After gun brought to school, HPHS officials slammed for lack of security improvements
Anger, fear and disappointment powered commentary delivered to Highland Park High School leaders a week after a firearm on school grounds caused a lockdown and terror throughout the community.
In response, school security was the lone topic of a special meeting of the Township High School District 113 School Board April 11, when dozens of parents and students filled the board room to listen to and participate in the conversation.
HPHS parent Jenny Harjung told the board that her children are scared to go to school and she is scared to send them. She was one of multiple speakers to suggest metal detectors and more armed security at the school.
“At what point are we going to do something?” Harjung asked. “Are we just going to sit around and wait for something to happen? I don’t understand. At what point are we going to start treating these children like they’re our children and mean everything in the world to us?”
A report of a student with a gun prompted a two-hour lockdown of Highland Park High School the morning of April 4, the same day HPHS students participated in a walkout in protest of gun violence. The walkout began at 10:14 a.m., the time the shooting began during the town’s Fourth of July parade in 2022, when seven people were killed and close to 50 others were shot.
On April 4, at least two Highland Park High School students notified school officials that a classmate was in possession of a firearm at the school, according to an email that day from Dr. Bruce Law, District 113 superintendent.
Freshman Star Hall said April 11 that the School Board needed to hear how “scary it really was” during the lockdown, when students and teachers hid, barricaded entryways and messaged loved ones.
“Why are we waiting until someone gets shot or students to get hurt to do something?” Hall said, who also suggested metal detectors and armed guards. “… There was word of mouth that there was going to be action taken since the Fourth of July shooting to make our community safer and make students feel safer and I feel like no action has really been taken.”
By the time the lockdown ended, at 12:25 p.m. April 4, local police had five students detained for questioning. They then arrested one student and charging the individual with possession of a firearm in a school and disorderly conduct.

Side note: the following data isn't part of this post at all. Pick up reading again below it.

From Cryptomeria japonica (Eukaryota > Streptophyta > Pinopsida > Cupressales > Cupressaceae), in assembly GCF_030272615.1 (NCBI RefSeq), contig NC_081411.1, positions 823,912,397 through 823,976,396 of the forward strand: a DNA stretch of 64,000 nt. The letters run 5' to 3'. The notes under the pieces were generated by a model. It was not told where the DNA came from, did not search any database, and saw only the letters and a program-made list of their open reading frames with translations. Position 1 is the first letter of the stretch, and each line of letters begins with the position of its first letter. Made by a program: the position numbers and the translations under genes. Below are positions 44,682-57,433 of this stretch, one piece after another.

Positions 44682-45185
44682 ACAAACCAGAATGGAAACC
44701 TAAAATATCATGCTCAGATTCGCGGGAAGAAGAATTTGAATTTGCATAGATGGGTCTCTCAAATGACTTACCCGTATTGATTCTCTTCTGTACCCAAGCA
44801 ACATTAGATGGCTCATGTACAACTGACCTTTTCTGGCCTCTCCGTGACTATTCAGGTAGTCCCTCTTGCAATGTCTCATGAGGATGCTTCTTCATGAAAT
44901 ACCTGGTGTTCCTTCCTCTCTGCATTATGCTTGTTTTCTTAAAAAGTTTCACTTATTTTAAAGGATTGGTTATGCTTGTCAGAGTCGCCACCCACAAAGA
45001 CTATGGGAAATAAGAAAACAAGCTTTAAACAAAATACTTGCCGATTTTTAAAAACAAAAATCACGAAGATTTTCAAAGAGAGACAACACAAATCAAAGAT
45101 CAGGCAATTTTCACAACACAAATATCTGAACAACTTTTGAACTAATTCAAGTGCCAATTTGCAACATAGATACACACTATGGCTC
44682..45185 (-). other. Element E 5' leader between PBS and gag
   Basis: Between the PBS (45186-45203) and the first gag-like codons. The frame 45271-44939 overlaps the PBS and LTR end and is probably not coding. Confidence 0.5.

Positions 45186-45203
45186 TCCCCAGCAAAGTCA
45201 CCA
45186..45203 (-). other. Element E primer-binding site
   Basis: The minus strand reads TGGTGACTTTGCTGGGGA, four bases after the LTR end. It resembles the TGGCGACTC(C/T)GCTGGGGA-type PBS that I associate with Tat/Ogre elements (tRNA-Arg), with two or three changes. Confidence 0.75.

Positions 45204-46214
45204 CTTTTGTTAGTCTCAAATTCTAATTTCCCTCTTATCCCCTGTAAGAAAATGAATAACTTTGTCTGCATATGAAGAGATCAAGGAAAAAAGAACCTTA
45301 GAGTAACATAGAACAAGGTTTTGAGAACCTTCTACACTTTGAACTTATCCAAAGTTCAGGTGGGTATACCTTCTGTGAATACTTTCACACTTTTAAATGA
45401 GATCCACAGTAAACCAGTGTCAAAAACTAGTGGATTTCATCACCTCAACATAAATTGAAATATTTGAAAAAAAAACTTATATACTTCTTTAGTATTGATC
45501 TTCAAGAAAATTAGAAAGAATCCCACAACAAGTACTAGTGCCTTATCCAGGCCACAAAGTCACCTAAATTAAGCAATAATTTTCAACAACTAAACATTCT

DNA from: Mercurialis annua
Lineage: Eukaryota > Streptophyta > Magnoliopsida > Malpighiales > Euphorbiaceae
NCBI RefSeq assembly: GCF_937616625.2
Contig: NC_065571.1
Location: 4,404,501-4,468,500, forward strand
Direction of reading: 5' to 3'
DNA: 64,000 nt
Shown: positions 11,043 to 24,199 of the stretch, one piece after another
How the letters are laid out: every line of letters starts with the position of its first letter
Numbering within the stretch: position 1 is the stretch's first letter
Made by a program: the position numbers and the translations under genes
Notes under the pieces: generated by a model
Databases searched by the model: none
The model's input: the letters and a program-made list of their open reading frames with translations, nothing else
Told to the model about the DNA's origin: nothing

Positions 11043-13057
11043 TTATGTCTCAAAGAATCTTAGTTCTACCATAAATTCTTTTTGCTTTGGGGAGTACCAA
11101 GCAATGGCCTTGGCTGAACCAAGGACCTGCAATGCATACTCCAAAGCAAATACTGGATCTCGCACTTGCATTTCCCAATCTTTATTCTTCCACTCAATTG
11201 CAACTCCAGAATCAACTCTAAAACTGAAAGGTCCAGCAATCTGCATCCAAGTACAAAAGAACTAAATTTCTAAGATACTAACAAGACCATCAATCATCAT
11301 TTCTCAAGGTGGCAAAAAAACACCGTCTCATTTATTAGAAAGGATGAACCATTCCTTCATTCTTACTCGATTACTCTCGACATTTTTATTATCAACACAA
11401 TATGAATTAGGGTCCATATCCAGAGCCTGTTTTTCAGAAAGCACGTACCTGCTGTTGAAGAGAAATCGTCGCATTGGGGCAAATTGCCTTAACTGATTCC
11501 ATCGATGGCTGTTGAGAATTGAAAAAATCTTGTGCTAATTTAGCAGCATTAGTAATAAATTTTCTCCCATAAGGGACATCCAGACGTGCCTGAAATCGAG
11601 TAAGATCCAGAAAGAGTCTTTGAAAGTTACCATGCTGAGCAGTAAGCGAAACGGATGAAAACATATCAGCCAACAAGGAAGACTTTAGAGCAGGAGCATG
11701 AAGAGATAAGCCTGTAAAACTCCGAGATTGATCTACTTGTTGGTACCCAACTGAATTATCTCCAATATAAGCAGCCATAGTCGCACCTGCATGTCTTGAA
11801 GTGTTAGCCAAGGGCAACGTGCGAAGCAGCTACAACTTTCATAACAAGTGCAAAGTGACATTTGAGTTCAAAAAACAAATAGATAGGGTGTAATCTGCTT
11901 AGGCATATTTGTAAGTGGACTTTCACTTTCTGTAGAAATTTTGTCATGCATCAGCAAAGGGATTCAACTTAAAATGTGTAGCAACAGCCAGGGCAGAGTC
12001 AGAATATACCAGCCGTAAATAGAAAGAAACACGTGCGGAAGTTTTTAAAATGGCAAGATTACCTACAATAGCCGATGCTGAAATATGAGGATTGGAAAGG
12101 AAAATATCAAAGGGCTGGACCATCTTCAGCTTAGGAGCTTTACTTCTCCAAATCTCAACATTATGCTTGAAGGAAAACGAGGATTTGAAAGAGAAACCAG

Citing privacy laws, D113 Director of Communications Karen Warner did not provide details on student discipline but said the district is “pursuing the greatest disciplinary consequences” allowed by Illinois School Code and the board’s disciplinary policy. The Illinois School Code requires expulsion of at least one year for anyone who brings a weapon to school.
Warner also did not comment if the district is seeking disciplinary action against any other students in relation to the firearm on school grounds April 4.
It is unclear where the arrested juvenile acquired the firearm or why he brought it to the high school. The City of Highland Park did not immediately return a message from The Record.
Multiple parents during the meeting called for Highland Park officials to publicly identify the arrested student. City statements in the wake of the incident said the student is protected by the state’s Juvenile Court Act.
After the public comment, Board President Ken Fishbain began the board’s discussion by reading a letter the School Board sent to HPHS staff. It reads in part:
“As a school district, we’re doing our part. We’re investing resources on special trauma counseling services, investing in additional security, ongoing updates to protocols, coordinating with police. The other things are in hands of other legislators” — referencing stricter gun laws, such as the state’s assault-weapons ban that the district supports.
Board members and Law provided insight on Highland Park High School’s current security measures, which include an armed school resource officer on campus every day, six unarmed members of a security team, and a recently upgraded student and visitor check-in system.
Law also pointed out that not all security strategies can be publicly announced, as to not compromise those strategies.
Law said the district continues to research metal detectors, as well as other security features, and plans to return to the board for further discussion and possible recommendations.
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Joe Coughlin is a co-founder and the editor in chief of The Record. He leads investigative reporting and reports on anything else needed. Joe has been recognized for his investigative reporting and sports reporting, feature writing and photojournalism. Follow Joe on Twitter @joec2319